Like so many other independently-focused businesses, craft distilling is on the rise.
But while more craft distilleries are opening regularly — with nearly 650 currently operating across the country and another 200 on the way — getting a new one off the ground is not an easy task, American Distilling Institute founder and president Bill Owens said.
That’s where the institute is there to help. For the past 12 years, the American Distilling Institute has organized a conference aimed at teaching attendees everything they need to know about distilling, from how to start a company to how to keep one open, Owens said.
“We pull all these resources into one room, then just step aside,” Owens said. “They’re going to talk about what they’re doing and why, how they make a living.”
This week, Kentuckiana will reap the conference’s benefits when Louisville hosts the program for the fourth time from March 30 through April 2. Starting this weekend, more than 1,000 craft distillery leaders and wannabes will descend on the city to attend presentations at the Kentucky International Convention Center, including how to raise money through crowdfunding, how to package products and how to market on social media.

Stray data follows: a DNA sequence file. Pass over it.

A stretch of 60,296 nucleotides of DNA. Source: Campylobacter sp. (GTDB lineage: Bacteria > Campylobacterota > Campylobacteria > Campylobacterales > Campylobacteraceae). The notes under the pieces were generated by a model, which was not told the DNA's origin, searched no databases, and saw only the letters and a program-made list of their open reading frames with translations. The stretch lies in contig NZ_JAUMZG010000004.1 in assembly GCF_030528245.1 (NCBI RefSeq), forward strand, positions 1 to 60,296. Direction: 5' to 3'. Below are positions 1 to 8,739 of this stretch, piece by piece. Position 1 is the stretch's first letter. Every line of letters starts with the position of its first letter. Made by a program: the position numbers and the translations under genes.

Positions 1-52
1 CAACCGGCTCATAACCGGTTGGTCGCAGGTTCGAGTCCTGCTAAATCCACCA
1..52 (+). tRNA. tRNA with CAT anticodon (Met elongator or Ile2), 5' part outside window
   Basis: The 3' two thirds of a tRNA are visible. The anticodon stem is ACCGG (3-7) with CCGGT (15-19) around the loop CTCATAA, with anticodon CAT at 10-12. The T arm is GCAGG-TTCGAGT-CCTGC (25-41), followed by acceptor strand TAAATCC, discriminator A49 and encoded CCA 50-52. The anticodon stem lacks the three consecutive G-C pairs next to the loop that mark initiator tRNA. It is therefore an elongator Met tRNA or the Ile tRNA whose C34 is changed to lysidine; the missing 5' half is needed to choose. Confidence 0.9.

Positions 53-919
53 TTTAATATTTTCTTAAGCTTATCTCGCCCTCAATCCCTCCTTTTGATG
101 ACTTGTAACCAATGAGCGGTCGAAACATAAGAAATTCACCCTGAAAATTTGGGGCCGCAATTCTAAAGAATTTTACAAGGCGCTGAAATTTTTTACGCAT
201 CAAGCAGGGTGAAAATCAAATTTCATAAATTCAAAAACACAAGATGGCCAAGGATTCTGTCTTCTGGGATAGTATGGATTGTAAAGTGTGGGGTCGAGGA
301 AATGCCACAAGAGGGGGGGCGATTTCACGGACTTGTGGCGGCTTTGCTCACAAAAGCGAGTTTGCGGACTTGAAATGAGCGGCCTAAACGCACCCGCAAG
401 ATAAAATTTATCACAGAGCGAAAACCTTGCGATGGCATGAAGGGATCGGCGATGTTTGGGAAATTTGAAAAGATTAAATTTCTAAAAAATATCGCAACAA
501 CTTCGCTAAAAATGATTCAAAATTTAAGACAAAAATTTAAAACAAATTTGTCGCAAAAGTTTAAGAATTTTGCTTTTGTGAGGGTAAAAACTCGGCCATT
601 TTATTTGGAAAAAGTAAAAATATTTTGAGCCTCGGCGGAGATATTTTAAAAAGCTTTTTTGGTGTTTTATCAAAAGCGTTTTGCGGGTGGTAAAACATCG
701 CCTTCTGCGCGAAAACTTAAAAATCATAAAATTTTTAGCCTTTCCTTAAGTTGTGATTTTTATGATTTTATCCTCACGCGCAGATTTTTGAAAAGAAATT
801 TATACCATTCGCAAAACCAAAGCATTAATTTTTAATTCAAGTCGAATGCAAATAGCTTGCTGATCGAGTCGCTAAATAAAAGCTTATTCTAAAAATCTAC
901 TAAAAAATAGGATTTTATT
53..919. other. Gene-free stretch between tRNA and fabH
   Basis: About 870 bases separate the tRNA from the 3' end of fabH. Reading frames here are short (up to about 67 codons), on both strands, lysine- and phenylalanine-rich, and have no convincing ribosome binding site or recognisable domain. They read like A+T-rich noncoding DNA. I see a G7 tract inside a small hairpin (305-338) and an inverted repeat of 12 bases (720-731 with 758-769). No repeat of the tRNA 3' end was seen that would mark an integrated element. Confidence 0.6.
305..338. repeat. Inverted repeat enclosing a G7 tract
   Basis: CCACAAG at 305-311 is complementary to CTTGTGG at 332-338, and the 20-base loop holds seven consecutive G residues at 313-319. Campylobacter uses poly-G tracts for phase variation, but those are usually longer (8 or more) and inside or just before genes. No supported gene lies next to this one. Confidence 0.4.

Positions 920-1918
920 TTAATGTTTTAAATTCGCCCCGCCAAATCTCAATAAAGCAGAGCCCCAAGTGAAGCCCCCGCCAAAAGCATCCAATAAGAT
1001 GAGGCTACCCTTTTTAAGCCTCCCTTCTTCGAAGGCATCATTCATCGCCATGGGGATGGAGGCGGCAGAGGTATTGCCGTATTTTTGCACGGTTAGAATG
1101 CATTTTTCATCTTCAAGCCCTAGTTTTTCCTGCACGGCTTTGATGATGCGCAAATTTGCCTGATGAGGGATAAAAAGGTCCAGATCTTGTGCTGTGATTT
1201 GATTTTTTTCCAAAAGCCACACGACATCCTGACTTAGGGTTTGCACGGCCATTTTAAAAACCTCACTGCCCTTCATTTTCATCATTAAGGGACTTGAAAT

Workshops will also take place at several distilleries, including Alltech Brewery & Distillery in Lexington, Copper & Kings in Louisville, Willett Distilling Company in Bardstown and Huber’s Starlight Distillery in Southern Indiana.
“We usually insist on having it in a city where we can have a bus tour and visit four or five distilleries in the city or nearby,” Owens said. “Louisville’s got plenty of places to visit.”
The conference has drastically increased from the 86 people it served its first year, and Owens attributes the growth to a culture change. People are more in-tune with what they’re eating these days, he said, and small distilleries fit with the local food renaissance.
Now, craft distilleries are located in all 50 states, and the conference even receives international visitors, Owens said.
As the industry continues to grow, Owens said he hopes the conference will be able to help establish craft distilling guilds in each state that can work toward creating comparable state laws across the country.
State laws nationwide currently vary, Owens said, and streamlining them would allow future distillery owners to open and operate more smoothly.
“Some states are so repressive that you can only buy one bottle per month (at a distillery),” Owens said. “It’s stupid things like that.”
Reach reporter Bailey Loosemore at (502) 582-4646. Follow her on Twitter at@bloosemore.